The Gunners' 2021 haul of 21 points from 12 games (W6 D3 L3) is bettered by West Ham, who have 25 points (W8 D1 L3) over the same period.

Indeed, only Manchester City (45 points from 16 games), Manchester United (27 points/14 games) and Leicester City (27 points/13 games) have taken more points than West Ham since the turn of the year.

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    Timo Werner has rejoined RB Leipzig from Chelsea on a four-year contract.

    The Germany forward failed to live up to expectations since moving from Leipzig to Stamford Bridge for a fee of £47.5million (€50m) two years ago.

    Although reports suggested his return would initially be on loan with an option to buy, the Bundesliga club have instead secured him on a contract that expires in 2026.

    The 26-year-old scored just 10 Premier League goals in 56 appearances for the Blues, having arrived at the club with 95 goals for Leipzig between 2016 and 2020 to his name – that remains a club record.

    Werner was not included in Thomas Tuchel's squad for Chelsea's 1-0 win over Everton in their first game of the Premier League season, and he said farewell to the club in a social media post on Tuesday.

    Werner wrote: "Dear Blues, today marks the end of my journey with Chelsea FC.

    "I am incredibly grateful for the time I spent at this special club. At this point I would like to express my appreciation for my teammates, the coaches and staff, and especially for you, the special supporters of Chelsea Football Club.

    "I felt so much love and support throughout the last two years and I will never forget how you guys stood behind me in good and in challenging times!

    "We lifted trophies like the Champions League together and I will always remember the song you wrote and chanted for me. I'm already looking forward to hopefully playing at Stamford Bridge again one day! See you soon, Timo."

     

    Soon after, Leipzig confirmed the transfer had been completed.

    Their statement read: "Timo is back – and is now snapping again for RB Leipzig!

    "Our record goalscorer (95 goals) is returning to the Bundesliga after two years in the English Premier League with Chelsea and is again hunting for goals for the Red Bulls.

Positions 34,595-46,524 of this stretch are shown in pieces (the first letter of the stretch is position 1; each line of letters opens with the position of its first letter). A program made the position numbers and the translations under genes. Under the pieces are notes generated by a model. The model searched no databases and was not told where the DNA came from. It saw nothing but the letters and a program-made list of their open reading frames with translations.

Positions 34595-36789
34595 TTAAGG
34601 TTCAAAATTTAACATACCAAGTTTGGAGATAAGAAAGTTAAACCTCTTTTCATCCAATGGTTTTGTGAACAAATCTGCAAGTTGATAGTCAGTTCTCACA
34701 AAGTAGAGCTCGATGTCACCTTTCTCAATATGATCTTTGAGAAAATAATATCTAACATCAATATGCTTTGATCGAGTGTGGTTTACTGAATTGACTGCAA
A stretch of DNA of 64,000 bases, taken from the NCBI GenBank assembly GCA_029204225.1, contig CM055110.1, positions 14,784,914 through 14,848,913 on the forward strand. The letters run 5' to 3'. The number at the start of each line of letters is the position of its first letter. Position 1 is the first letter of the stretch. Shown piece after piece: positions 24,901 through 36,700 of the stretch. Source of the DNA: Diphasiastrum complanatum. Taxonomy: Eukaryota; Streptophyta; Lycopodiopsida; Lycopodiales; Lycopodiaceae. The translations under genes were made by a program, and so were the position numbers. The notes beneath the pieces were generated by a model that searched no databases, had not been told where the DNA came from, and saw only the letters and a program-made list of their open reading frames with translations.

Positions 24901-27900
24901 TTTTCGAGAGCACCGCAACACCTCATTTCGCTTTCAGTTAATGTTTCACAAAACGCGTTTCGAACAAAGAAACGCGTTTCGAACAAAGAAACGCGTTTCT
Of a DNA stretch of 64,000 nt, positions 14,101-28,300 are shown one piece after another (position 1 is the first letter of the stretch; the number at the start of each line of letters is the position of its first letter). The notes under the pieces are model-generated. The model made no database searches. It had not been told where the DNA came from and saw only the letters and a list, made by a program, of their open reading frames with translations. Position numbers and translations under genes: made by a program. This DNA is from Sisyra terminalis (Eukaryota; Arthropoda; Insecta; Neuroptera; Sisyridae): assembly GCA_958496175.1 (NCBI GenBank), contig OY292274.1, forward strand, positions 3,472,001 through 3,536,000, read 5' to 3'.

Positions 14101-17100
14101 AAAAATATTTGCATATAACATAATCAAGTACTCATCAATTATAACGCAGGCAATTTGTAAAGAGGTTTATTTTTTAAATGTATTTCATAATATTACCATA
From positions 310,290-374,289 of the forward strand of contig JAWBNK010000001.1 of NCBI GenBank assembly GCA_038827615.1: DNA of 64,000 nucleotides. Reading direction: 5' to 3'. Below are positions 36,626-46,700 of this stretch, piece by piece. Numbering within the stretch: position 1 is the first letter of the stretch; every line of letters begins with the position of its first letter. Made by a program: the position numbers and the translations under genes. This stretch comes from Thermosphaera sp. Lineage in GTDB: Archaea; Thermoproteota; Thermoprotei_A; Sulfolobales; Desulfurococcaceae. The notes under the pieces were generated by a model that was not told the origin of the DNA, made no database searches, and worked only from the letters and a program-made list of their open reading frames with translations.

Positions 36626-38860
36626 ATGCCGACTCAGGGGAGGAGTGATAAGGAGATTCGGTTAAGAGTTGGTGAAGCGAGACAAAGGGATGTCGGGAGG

"The attacker has signed a four-year contract until 2026."

    Despite Werner's failure to live up to the hype after his £47.5m (€50m) switch to Stamford Bridge two years ago, his tally of 23 goals in all competitions since he joined Chelsea is the joint-highest in the Blues' squad, alongside Kai Havertz, who also arrived from the Bundesliga in 2020.

    With 17 assists, Werner has directly contributed to 40 goals in his 89 appearances, putting him behind only Mason Mount (46 goal involvements in 108 games).

    Only Mount has had more shots than Werner (191) in the last two seasons for Chelsea, though the former Stuttgart star converted just 12 per cent of those efforts while missing 32 big chances (defined by Opta as an opportunity from which a player would be reasonably expected to score), showing his profligacy in front of goal.

    Werner scored 28 Bundesliga goals in his last season with Leipzig, outperforming his expected goals (xG) of 21.

  • Juventus-bound Kostic leaves Frankfurt a hero, says Glasner Juventus-bound Kostic leaves Frankfurt a hero, says Glasner

    Oliver Glasner is disappointed to see Filip Kostic leave Eintracht Frankfurt, but is happy that the Juventus-bound winger will leave the club a hero.